Luke sayers salary: PwC has revealed that its partners are paying an average 37 percent tax rate and that the company was “a major contributor to Australia’s economy and tax system” The rate is barely below the average tax rate of 39 percent for Australians earning more than Net Worth $180,000 a year and above the corporation tax rate of 30 percent.
“We take our fiscal affairs very seriously and have strong rules and processes on tax compliance in place for our partners,” said Mr. Sayers. In response to a report from the tax office on how son partners in the four major consulting companies minimized their taxes, the disclosure of the partner’s tax rate is consistent with or greater than the average of the top four PwC consultancies in Deloitte, EY, and KPMG.
KPMG indicated its partners paid between 35% and 37% of the average tax rate, whereas EY said that their average tax rate was 35% or more. The Deloitte partners have previously said that their typical tax rate is over 30 percent.
A partnership does not pay income tax on earned profits. Profits, instead, are allocated to partners who then pay the ATO tax as individuals. “We regard ourselves as uniquely positioned, since in Australia no other company of professional services has the depth and size we have.”
He also claimed the company was observing what rivals were doing on the market.
“We’re wary about every rival. Our traditional opponents are tough and every day they challenge us,” he added. “We don’t rest for a second on our laurels. We are still playing the leadership role we are really thankful for today.”
He stated that he had the highest admiration for his rivals: the competitor Deloitte, EY and KPMG, the Boston Consulting Group, McKinsey strategies and Accenture technology consulting.
The company is a partnership and, like its four large comrades, does not generate income. This makes it difficult to determine its financial success. When asked about profits, Mr. Sayers claimed the company has had an “excellent profit increase in the previous 12 months, but I’ll tell you everything.”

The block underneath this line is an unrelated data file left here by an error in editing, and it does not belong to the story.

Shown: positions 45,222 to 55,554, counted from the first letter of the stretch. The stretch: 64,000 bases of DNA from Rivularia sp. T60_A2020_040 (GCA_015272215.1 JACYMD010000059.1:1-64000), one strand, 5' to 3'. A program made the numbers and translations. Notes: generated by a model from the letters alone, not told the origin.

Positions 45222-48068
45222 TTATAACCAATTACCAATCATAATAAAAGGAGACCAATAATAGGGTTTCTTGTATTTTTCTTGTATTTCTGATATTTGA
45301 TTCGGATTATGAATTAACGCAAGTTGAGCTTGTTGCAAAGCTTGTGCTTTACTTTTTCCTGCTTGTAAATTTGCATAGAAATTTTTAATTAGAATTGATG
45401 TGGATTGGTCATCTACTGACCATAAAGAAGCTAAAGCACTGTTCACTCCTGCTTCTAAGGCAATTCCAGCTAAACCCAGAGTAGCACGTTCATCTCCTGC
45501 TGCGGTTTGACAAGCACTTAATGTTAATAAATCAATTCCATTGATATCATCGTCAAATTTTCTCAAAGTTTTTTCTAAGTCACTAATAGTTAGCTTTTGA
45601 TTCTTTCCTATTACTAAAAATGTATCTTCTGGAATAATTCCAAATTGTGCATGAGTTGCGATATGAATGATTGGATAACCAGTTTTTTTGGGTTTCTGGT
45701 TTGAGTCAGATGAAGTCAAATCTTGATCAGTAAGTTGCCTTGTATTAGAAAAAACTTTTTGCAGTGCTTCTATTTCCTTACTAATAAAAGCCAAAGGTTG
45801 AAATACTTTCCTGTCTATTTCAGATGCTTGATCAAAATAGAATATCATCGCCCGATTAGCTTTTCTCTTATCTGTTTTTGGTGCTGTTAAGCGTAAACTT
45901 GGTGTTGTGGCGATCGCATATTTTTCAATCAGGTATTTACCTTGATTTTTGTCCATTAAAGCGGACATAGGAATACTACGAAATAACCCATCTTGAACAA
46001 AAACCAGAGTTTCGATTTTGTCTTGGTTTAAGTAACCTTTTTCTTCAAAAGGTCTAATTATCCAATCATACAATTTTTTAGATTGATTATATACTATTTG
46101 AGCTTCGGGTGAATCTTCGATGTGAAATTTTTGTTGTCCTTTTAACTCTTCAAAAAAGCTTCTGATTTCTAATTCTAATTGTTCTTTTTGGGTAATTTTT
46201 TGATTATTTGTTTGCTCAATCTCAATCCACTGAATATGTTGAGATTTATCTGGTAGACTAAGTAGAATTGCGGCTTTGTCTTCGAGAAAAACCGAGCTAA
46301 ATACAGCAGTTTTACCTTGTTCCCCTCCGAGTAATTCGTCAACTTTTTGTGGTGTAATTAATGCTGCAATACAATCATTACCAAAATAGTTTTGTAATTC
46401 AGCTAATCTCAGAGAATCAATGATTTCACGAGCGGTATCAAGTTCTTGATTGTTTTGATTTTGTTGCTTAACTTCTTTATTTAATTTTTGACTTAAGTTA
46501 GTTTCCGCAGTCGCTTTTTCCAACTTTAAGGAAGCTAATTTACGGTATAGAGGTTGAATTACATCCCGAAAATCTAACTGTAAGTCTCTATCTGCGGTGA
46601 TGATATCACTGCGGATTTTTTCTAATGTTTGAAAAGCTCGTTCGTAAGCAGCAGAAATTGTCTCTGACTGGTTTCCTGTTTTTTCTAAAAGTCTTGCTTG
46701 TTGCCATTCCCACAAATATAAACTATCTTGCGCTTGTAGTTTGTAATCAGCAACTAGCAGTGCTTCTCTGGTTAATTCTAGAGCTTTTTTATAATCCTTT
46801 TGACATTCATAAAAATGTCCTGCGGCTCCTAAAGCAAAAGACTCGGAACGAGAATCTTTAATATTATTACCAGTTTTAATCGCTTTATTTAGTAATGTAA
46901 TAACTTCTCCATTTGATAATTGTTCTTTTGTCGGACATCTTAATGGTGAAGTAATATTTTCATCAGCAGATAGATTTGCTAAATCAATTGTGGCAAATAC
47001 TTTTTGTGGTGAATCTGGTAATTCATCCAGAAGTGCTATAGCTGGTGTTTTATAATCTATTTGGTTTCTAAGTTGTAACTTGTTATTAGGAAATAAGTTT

Chief Executive Officer Luke Sayers stated that PwC was committed to closing the gap by expanding the number of senior women.
“They have rightfully called on professional services companies to reveal their partner pay gap, and we are happy to be today’s first Australian company,” says Sayers.
“Diversity transparency is one of the fundamental ways in which we can confront the difficulties that we confront and be responsible for actual change.”
PwC’s 12.3 percent corporate divide is below the 16 percent number of Australia’s gender pay gap and the world divide of 24 percent, according to estimates from the Australian Institute of Directors.
Professor Karin Sanders, head of the management school at NSW Business School University, applauded the actions of PwC and stated that the company established an excellent example to urge other corporations to do the same.
Professor Sanders told AAP: “I believe it is incredibly vital and crucial to be as honest as possible because it indicates that you are aware of it and that you are willing to do it well.
“They indicate that they worry about women’s lower pay.”
PwC has claimed its gender objective, aimed at 40% of new partners being female, 40% male, and 20% female and male, has helped to increase the number of female partners from 17% to 24% over three years.